Bulls Moving is a “rogue” moving company that attempts to defraud customers by providing on-line estimates without in-person inspection of goods, withholding contracts upon loading, failure to provide bills of lading to customers, as well as not providing inventory of goods at loading – many of their practices are in violation of Department of Transportation Federal Motor Carrier Safety Administration regulations, as well as laws governed by the Federal Trade Commission (more on these actions below).
Bulls Moving is one of several companies registered in Illinois under Chicago Top Movers, Inc. and registered to Gagik Hovhanisyan (also, Hovhannisyan), and run by his son, Rafael Ohanesyan (also, Okanesyan). From July 2019 to July 2020, the company has changed their name four times – they have operated as Chicago Top Movers, Bulls Moving, Platinum Moving and Storage, and Allianz Van Lines (inactive). Previously, they also operated under the names A1 Moving and Spark Moving and Storage (dissolved January 2020). Operating authority for several of the ‘companies’ has been involuntarily revoked by the FMCSA. Several recent contracts with the company were entered during a period where the company DID NOT HAVE FEDERAL AUTHORITY TO OPERATE. The websites for these companies are templates created in 2020, and the sites are registered to a company created by Rafael Ohanesyan called SIMPLE SAVE, LLC in Brooklyn, NY.
Bulls Moving Information
US DOT Licence #: 3312217
Address: 3909 Grove Ave, Gurnee, IL 60031
Owner/Operator: Rafael Ohanesyan
Phone #: 616-777-7770
During 2019, Bulls Moving received 3 federal complaints, and in 2020, the number of complaints has climbed to 7. There are two complaints of deceptive business practices, five pickup and delivery complaints, four hostage complaints, and five instances of shipment documents and estimates/charges complaints.
Most of the telephone numbers and answering services are rerouted and hidden behind the veil of VOIP service Bandwidth.Com.
The company “employees” operate using fake names – sales agents will pass you from one person to another, then they will stop communicating. Their “customer service” department is also fake, and you never know who you’re dealing with. The company’s MO is to show up late to load your furniture, usually in a Penske rental truck, and have you sign their contract. The contract will likely NOT have a revised estimate based on inspection. Instead, they may increase the price of the move on the spot, and charge high prices for boxes/shipping supplies. They may not provide a Bill of Lading OR a signed inventory upon loading, which is in violation of federal FMCSA regulations. They will also leave the Valuation page blank, which upon certain damage to your goods, affects how you can file a claim with the company. In addition, they will leave their portions of the contract unsigned, and attempt to sign them upon delivery…if you get your items. All of the contractual manipulations may add up to contract fraud.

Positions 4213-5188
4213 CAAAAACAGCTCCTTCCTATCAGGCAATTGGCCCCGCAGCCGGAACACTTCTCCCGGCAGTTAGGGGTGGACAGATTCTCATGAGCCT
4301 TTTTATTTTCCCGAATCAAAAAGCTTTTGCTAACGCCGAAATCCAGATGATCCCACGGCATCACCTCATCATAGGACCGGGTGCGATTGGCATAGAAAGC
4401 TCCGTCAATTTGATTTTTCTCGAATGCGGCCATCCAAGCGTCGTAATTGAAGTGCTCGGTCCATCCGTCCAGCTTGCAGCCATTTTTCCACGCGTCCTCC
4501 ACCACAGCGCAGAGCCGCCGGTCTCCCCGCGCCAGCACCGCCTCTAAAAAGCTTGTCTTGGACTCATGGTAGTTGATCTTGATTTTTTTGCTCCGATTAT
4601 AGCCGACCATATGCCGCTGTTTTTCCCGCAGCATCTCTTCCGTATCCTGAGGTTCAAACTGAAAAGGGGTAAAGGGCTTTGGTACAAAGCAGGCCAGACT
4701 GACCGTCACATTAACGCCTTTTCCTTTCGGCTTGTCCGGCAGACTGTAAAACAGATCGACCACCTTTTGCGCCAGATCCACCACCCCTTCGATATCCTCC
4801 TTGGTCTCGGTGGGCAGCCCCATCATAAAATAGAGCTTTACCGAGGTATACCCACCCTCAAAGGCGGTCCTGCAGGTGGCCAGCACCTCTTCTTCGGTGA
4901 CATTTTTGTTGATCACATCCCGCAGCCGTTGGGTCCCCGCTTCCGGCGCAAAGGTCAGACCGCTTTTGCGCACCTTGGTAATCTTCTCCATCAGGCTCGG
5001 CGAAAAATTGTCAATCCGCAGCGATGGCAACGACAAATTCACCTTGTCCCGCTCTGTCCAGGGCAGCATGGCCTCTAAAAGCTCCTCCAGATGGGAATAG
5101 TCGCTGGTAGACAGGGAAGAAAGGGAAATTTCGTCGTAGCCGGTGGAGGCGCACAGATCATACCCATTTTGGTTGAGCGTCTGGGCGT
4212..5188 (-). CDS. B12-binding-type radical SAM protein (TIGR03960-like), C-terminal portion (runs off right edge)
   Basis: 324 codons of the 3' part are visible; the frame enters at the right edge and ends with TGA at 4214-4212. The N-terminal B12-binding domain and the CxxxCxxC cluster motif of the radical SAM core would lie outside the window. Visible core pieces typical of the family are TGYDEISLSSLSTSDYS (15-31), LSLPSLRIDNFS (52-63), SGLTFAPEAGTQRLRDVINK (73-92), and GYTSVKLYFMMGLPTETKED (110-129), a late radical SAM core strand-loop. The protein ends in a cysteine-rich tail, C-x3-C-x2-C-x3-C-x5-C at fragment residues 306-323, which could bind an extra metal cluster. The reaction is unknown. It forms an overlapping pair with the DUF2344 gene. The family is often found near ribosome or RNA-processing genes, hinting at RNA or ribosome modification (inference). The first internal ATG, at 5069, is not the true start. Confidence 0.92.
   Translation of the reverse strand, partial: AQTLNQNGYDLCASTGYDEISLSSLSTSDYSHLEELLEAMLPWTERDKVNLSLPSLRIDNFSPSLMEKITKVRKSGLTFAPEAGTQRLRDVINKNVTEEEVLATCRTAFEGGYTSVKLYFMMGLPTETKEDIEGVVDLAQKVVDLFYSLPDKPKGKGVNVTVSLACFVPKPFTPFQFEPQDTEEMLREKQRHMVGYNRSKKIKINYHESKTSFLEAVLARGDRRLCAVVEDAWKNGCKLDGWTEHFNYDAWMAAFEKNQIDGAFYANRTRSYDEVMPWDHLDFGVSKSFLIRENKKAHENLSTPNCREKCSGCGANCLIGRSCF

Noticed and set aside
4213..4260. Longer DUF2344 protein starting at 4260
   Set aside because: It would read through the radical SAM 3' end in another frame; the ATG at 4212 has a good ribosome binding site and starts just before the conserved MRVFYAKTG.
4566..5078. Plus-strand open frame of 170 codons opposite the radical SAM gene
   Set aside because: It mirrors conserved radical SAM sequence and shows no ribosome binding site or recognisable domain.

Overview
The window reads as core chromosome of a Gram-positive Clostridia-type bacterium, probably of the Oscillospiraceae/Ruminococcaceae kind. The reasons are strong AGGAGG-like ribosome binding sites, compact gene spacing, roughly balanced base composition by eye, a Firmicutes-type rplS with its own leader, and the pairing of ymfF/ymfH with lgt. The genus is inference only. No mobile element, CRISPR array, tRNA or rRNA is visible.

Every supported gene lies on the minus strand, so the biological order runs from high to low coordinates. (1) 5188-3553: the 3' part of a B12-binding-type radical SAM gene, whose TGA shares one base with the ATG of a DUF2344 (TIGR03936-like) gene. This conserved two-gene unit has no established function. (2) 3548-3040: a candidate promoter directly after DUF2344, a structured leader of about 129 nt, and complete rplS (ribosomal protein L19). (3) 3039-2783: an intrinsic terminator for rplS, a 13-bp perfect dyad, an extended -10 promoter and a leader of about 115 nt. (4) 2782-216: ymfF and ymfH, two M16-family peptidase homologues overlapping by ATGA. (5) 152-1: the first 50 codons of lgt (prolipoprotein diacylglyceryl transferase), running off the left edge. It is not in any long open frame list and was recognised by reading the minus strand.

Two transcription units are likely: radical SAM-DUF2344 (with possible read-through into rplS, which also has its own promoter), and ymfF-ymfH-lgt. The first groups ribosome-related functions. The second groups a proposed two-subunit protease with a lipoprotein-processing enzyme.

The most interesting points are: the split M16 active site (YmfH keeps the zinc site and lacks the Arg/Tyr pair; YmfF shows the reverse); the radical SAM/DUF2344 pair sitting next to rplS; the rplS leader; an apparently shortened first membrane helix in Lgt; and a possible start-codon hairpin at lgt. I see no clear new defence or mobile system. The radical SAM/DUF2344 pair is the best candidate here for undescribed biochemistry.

Once you turn over your belongings to the company, they will hold them as long as they can. After 30 days, they may attempt to charge warehouse fees. They are very difficult to get in touch with once they pick up your belongings, and will screen your calls or simply not answer. They will promise week after week that they’re working on the delivery, promise loading and delivery dates, and then go silent. They pay their moving foremen around 8% of the total move price, so the “representatives” you’re dealing with are trying to increase the price as much as possible to earn their commission. And the drivers are paid about $150-$250.
Upon delivery, they will demand cash and contract signatures before unloading. In many cases, they will open most if not all of the boxes before delivery, untape them, go through belongings (including clothes) and then retape the boxes. Electronics will likely be broken; furniture unusable. The company may hold your furniture hostage, or threaten to reroute the shipment, if you do not agree to their deceptive practices.
Their business practices may fall under the legal category of negligence, and in many cases times, gross negligence, which is defined as a “conscious and voluntary disregard of the need to use reasonable care, which is likely to cause foreseeable grave injury or harm to persons, property, or both.”
Bulls Moving, and the other associated companies, are committing a crime under Federal Trade Commission 15 U.S. Code § 45 by paying for fake 5-star reviews on Yelp and other moving websites – the company has posted publicly advertising payment for reviews. The FTC has the power to stop and penalize parties “using unfair or deceptive acts or practices in or affecting commerce.” The company is likely in violation of the Consumer Review Fairness Act by strong-arming customers into not leaving negative reviews.
Report any fraudulent activity to the corresponding federal authorities.